ECG / NTE / SK Replacement Semiconductors

ECG, NTE, and SK are lines of universal replacement semiconductors.  The underlying concept is that each ECG, NTE, or SK numbered device can replace a group of other semiconductors.  For example, the single most popular ECG and NTE transistor, the 123AP, replaces thousands of different OEM and industry standard (JEDEC) part numbered transistors.  When the Delco DTS line of power transistors were discontinued, SIE began using the ECG165 in their 300 volt downhole power supplies (the later schematics actually call for the ECG165).  The universal replacement folks have always encouraged the use of their devices in new designs, but the relatively high cost of these devices has limited the practice.

ECG and NTE use the same device numbering system, but the SK numbering system is completely different.  Each company has traditionally published its own thick printed replacement guide or cross reference, and more recently computer software (the replacement guides and software also cross-reference each others part numbers).  Make friends with a counter worker at your local parts house to get a free printed book (otherwise they charge a few bucks for them).  The NTE software can be downloaded on this NTE page. The ECG software is no longer available for download from ECG following the acquisition of ECG by NTE.  The SK software does not appear to be available for download directly from TCE SK.  We have seen the SK software for sale, but it is an old DOS program hardly worth the trouble.  Check out Moyer Electronics for online versions of the NTE, ECG, and SK replacement guides, as well as free downloadable versions of the software.  There is an advantage to having more than one cross reference as we have actually found a few mistakes over the years by checking more than one book.

ECG was started by Sylvania in 1966, and was more recently acquired by Philips.  ECG offered vacuum tubes as part of their line until that market dried up.  NTE is a privately held domestic corporation started in 1979.  SK was started by RCA, and was more recently acquired by Thomson Consumer Electronics (TCE), who already had a replacement line.  Other manufacturers had replacement lines in the past, including Motorola with their "HEP" series, General Electric with their "GE" series, Raytheon, Mallory, Sprague, and Workman.  Even Radio Shack dabbles in the replacement semiconductor marketplace, but their cross reference book is thin by comparison to the major players (RadioShack.com offers NTE / ECG devices also).  In addition, several electronics suppliers have established house replacement lines, like TCG and EXR, but most of these were/are small incursions, tackling only the top 100 or so replacement devices.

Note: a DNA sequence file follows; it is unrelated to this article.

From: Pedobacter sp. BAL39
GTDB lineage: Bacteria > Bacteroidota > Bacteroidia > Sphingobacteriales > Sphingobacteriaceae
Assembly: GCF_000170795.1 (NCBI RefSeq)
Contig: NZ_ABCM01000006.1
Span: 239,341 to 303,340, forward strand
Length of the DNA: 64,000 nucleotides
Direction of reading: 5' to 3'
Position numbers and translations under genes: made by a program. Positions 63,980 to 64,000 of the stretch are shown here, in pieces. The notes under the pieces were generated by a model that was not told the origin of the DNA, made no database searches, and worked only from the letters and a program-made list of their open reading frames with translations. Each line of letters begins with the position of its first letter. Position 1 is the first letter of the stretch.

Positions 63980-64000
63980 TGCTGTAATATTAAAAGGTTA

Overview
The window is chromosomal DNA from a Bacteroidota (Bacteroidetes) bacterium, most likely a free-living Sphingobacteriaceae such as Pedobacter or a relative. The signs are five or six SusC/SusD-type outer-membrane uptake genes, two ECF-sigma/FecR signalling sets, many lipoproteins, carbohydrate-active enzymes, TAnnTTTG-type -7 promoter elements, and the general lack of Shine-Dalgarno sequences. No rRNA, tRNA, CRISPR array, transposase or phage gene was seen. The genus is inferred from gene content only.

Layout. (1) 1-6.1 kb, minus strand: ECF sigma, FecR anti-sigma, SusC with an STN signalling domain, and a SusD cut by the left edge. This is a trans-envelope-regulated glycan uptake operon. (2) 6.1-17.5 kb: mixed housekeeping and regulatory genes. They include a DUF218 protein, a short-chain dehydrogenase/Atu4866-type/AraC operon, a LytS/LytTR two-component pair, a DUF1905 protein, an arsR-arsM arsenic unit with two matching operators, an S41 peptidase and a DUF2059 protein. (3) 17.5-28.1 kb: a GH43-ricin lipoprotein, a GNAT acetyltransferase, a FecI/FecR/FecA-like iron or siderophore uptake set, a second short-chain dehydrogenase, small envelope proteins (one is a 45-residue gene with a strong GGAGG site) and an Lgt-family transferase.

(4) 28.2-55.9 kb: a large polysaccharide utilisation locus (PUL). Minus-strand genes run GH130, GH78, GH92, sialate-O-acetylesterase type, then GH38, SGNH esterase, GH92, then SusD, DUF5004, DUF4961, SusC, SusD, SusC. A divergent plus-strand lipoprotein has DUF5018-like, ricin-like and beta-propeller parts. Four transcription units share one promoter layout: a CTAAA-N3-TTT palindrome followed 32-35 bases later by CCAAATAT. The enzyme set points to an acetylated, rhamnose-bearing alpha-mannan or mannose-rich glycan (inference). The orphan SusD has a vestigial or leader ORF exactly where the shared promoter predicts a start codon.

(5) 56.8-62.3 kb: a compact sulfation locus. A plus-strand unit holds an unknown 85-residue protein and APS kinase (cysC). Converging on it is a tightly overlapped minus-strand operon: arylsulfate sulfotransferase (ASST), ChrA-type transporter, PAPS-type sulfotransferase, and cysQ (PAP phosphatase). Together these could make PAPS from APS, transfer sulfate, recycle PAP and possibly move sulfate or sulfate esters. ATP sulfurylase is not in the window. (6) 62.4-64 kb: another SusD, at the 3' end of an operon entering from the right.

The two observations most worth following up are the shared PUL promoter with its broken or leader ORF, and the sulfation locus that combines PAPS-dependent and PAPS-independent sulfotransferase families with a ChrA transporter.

TCE has done very little with the SK line since acquiring it, except for renaming it the TCE SK Series.  They have never even established a website, nor have they produced a recent cross reference book.  As of January 19, 2001, NTE acquired the assets of ECG, and it seems inevitable that NTE will now dominate the replacement semiconductor marketplace.  The numbering scheme used by ECG, and later copied by NTE, had already become the accepted default long before the acquisition of ECG by NTE.

AnaLog Services, Inc. files its stock of transistors by their ECG / NTE cross numbers with both a forward index and a reverse index.  This simplifies locating transistors when they are needed and can suggest a replacement part when necessary.  However, this latter procedure must be used with caution because a given ECG / NTE number will replace many devices, but not all devices in the replacement list can replace each other.  This is true because the ECG / NTE devices are intentionally selected to replace a group of components with the same or lesser parameters.  AnaLog Services, Inc. avoids the use of these universal replacement devices whenever possible; we almost always have an exact replacement part in stock (and ECG, NTE, and SK replacements are usually more expensive than the original part).

Follow these general rules for substitution to stay out of trouble:

Use a device with equal or greater breakdown voltage,
Use a device with equal or greater operating current,
Use a device with equal or greater power dissipation,
Use a device with equal or greater gain bandwidth product,
Use a device with equal or lower switching time,
Use a device with equal or lower trigger current,
Use a device with equal or lower reverse current.

Happy substituting!

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Last 10-20-10